Searching across hundreds of databases

Our searching services are busy right now. Your search will reload in five seconds.

X
Forgot Password

If you have forgotten your password you can enter your email here and get a temporary password sent to your email.

Sigma-1 receptor ligands inhibit catecholamine secretion from adrenal chromaffin cells due to block of nicotinic acetylcholine receptors.

Journal of neurochemistry | Oct 17, 2017

Adrenal chromaffin cells (ACCs) are the neuroendocrine arm of the sympathetic nervous system and key mediators of the physiological stress response. Acetylcholine (ACh) released from preganglionic splanchnic nerves activates nicotinic acetylcholine receptors (nAChRs) on chromaffin cells causing membrane depolarization, opening voltage-gated Ca2+ channels (VGCC), and exocytosis of catecholamines and neuropeptides. The serotonin transporter is expressed in ACCs and interacts with 5-HT1A receptors to control secretion. In addition to blocking the serotonin transporter, some selective serotonin reuptake inhibitors (SSRIs) are also agonists at sigma-1 receptors which function as intracellular chaperone proteins and can translocate to the plasma membrane to modulate ion channels. Therefore, we investigated whether SSRIs and other sigma-1 receptor ligands can modulate stimulus-secretion coupling in ACCs. Escitalopram and fluvoxamine (100 nM to 1 μM) reversibly inhibited nAChR currents. The sigma-1 receptor antagonists NE-100 and BD-1047 also blocked nAChR currents (≈ 50% block at 100 nM) as did PRE-084, a sigma-1 receptor agonist. Block of nAChR currents by fluvoxamine and NE-100 was not additive suggesting a common site of action. VGCC currents were unaffected by the drugs. Neither the increase in cytosolic [Ca2+ ] nor the resulting catecholamine secretion evoked by direct membrane depolarization to bypass nAChRs was altered by fluvoxamine or NE-100. However, both Ca2+ entry and catecholamine secretion evoked by the cholinergic agonist carbachol were significantly reduced by fluvoxamine or NE-100. Together, our data suggest that sigma-1 receptors do not acutely regulate catecholamine secretion. Rather, SSRIs and other sigma-1 receptor ligands inhibit secretion evoked by cholinergic stimulation because of direct block of Ca2+ entry via nAChRs.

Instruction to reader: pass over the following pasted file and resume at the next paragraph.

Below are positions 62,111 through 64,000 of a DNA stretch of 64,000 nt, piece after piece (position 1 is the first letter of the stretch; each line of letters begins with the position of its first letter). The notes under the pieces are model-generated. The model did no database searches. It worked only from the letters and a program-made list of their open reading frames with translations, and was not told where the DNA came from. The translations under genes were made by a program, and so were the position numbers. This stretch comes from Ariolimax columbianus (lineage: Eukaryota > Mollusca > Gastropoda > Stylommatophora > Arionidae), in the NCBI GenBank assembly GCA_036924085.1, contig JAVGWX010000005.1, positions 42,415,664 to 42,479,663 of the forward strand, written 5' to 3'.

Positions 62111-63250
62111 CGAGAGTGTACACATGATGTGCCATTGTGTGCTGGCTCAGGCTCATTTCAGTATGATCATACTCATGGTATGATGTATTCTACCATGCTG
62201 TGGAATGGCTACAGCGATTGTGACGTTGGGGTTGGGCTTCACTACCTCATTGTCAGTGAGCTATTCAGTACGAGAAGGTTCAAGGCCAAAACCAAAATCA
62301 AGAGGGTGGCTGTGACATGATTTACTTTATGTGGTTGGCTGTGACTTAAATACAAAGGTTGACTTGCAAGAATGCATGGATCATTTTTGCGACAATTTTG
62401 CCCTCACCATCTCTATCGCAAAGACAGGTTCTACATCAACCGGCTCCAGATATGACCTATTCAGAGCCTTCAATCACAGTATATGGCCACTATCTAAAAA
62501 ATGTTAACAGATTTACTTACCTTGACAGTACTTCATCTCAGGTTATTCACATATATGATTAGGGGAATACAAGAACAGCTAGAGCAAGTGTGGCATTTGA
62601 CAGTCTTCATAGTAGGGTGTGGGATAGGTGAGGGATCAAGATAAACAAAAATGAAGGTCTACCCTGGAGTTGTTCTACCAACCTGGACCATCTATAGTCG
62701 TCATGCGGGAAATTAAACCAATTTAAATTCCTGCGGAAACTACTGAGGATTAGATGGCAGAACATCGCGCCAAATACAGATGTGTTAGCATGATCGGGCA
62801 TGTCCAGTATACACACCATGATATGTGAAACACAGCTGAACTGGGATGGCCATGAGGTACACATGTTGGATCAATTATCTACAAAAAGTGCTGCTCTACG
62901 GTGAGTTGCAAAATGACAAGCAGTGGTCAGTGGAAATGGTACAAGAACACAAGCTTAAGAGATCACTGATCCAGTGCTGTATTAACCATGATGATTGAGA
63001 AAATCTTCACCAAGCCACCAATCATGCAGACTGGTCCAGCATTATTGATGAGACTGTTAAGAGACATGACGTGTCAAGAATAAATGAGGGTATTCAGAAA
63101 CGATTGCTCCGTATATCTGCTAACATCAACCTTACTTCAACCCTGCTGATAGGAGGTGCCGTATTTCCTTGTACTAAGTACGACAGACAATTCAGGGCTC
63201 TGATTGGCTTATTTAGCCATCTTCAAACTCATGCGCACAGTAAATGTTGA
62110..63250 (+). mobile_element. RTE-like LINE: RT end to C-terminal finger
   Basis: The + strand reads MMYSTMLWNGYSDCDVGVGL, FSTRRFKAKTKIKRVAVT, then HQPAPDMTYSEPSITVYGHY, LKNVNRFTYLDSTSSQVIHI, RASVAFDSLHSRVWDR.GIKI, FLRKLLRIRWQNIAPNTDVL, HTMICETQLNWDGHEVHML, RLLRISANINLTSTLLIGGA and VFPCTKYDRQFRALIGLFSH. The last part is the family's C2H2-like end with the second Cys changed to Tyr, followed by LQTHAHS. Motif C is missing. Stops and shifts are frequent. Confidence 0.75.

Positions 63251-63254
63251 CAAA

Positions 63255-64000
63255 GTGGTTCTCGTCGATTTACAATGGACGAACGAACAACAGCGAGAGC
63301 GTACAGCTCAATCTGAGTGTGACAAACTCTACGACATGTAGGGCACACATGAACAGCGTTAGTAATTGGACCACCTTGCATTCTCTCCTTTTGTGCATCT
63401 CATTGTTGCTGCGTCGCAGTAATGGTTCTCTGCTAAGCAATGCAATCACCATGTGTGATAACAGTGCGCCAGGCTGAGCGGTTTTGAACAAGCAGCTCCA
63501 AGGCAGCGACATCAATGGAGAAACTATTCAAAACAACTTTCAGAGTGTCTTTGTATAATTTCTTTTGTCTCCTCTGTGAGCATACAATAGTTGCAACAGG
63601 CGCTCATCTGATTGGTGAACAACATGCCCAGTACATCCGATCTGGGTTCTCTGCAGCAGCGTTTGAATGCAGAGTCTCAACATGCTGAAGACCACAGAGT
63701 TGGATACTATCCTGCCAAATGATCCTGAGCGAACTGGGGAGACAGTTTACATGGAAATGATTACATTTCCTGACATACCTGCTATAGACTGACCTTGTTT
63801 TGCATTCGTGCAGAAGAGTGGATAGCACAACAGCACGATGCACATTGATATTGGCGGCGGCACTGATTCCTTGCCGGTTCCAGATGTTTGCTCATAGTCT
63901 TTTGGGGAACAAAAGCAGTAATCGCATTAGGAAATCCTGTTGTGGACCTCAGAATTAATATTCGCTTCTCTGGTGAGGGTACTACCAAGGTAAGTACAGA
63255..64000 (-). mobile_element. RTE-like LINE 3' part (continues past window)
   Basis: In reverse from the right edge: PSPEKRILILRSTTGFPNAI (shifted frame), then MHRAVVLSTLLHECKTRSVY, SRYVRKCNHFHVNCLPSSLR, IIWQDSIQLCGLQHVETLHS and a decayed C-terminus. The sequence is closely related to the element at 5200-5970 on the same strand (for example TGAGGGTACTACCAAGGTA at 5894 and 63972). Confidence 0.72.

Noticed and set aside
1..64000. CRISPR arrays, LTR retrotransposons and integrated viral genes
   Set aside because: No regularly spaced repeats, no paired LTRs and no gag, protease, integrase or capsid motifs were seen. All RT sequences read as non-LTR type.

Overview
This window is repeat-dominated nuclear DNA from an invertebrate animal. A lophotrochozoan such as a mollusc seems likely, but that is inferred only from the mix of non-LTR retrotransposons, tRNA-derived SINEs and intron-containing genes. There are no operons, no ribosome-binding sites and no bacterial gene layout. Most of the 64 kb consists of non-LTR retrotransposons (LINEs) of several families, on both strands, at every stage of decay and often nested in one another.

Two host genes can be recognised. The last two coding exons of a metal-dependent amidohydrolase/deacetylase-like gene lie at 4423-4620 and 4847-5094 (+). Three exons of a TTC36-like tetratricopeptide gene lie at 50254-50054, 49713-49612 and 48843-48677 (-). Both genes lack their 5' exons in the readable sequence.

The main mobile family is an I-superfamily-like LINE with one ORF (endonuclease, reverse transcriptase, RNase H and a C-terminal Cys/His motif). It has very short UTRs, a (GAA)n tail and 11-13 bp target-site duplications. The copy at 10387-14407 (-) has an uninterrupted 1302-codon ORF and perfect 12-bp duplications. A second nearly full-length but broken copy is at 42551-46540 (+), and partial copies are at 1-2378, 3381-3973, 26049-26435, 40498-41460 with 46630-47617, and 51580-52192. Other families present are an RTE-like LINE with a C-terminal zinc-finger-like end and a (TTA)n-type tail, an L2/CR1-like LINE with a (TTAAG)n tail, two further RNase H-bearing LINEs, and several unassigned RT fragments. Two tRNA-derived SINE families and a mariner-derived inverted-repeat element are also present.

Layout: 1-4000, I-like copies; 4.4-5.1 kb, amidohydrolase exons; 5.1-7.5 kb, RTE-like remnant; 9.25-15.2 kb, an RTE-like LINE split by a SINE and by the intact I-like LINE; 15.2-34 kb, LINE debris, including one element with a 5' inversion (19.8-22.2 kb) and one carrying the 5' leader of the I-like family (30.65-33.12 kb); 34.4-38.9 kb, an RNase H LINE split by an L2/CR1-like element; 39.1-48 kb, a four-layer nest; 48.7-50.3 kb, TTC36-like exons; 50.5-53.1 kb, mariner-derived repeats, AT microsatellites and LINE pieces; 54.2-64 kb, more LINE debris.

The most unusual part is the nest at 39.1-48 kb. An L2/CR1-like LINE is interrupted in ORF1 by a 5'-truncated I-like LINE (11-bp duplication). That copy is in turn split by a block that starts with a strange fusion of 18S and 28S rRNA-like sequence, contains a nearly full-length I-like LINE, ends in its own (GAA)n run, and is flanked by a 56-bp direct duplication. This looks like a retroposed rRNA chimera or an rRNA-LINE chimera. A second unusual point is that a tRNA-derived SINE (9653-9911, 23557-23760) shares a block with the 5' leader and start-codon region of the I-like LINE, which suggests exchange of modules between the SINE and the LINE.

Pubmed ID: 28815595 RIS Download

Mesh terms: Adrenal Medulla | Animals | Anisoles | Catecholamines | Cattle | Cells, Cultured | Chromaffin Cells | Dose-Response Relationship, Drug | Ligands | Male | Mice | Mice, Inbred C57BL | Nicotinic Antagonists | Propylamines | Receptors, Nicotinic | Receptors, sigma